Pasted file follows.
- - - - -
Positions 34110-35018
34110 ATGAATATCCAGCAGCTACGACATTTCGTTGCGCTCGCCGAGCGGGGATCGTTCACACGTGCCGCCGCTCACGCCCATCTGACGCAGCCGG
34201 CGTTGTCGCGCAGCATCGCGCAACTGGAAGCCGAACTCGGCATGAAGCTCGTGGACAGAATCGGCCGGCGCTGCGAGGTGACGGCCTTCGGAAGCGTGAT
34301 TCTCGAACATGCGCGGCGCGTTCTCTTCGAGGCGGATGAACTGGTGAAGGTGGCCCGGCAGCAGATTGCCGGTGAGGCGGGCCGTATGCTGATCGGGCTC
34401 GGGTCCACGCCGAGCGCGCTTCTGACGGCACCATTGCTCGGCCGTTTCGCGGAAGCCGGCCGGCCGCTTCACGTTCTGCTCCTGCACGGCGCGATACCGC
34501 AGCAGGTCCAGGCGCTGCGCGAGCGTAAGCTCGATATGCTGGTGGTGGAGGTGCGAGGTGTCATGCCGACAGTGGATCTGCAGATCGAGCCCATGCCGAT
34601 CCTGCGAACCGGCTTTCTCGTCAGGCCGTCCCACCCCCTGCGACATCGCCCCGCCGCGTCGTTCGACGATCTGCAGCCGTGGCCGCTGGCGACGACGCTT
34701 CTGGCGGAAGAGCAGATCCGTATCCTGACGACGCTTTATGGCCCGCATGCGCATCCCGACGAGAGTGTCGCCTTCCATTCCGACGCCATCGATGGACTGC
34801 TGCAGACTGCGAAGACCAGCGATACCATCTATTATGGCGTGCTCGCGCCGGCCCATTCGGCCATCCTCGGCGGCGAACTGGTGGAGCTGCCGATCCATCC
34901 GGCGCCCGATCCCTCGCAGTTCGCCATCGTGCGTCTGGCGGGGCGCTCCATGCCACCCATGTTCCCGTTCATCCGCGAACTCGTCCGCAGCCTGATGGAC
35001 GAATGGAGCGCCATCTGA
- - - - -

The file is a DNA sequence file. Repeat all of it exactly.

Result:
Positions 34110-35018
34110 ATGAATATCCAGCAGCTACGACATTTCGTTGCGCTCGCCGAGCGGGGATCGTTCACACGTGCCGCCGCTCACGCCCATCTGACGCAGCCGG
34201 CGTTGTCGCGCAGCATCGCGCAACTGGAAGCCGAACTCGGCATGAAGCTCGTGGACAGAATCGGCCGGCGCTGCGAGGTGACGGCCTTCGGAAGCGTGAT
34301 TCTCGAACATGCGCGGCGCGTTCTCTTCGAGGCGGATGAACTGGTGAAGGTGGCCCGGCAGCAGATTGCCGGTGAGGCGGGCCGTATGCTGATCGGGCTC
34401 GGGTCCACGCCGAGCGCGCTTCTGACGGCACCATTGCTCGGCCGTTTCGCGGAAGCCGGCCGGCCGCTTCACGTTCTGCTCCTGCACGGCGCGATACCGC
34501 AGCAGGTCCAGGCGCTGCGCGAGCGTAAGCTCGATATGCTGGTGGTGGAGGTGCGAGGTGTCATGCCGACAGTGGATCTGCAGATCGAGCCCATGCCGAT
34601 CCTGCGAACCGGCTTTCTCGTCAGGCCGTCCCACCCCCTGCGACATCGCCCCGCCGCGTCGTTCGACGATCTGCAGCCGTGGCCGCTGGCGACGACGCTT
34701 CTGGCGGAAGAGCAGATCCGTATCCTGACGACGCTTTATGGCCCGCATGCGCATCCCGACGAGAGTGTCGCCTTCCATTCCGACGCCATCGATGGACTGC
34801 TGCAGACTGCGAAGACCAGCGATACCATCTATTATGGCGTGCTCGCGCCGGCCCATTCGGCCATCCTCGGCGGCGAACTGGTGGAGCTGCCGATCCATCC
34901 GGCGCCCGATCCCTCGCAGTTCGCCATCGTGCGTCTGGCGGGGCGCTCCATGCCACCCATGTTCCCGTTCATCCGCGAACTCGTCCGCAGCCTGATGGAC
35001 GAATGGAGCGCCATCTGA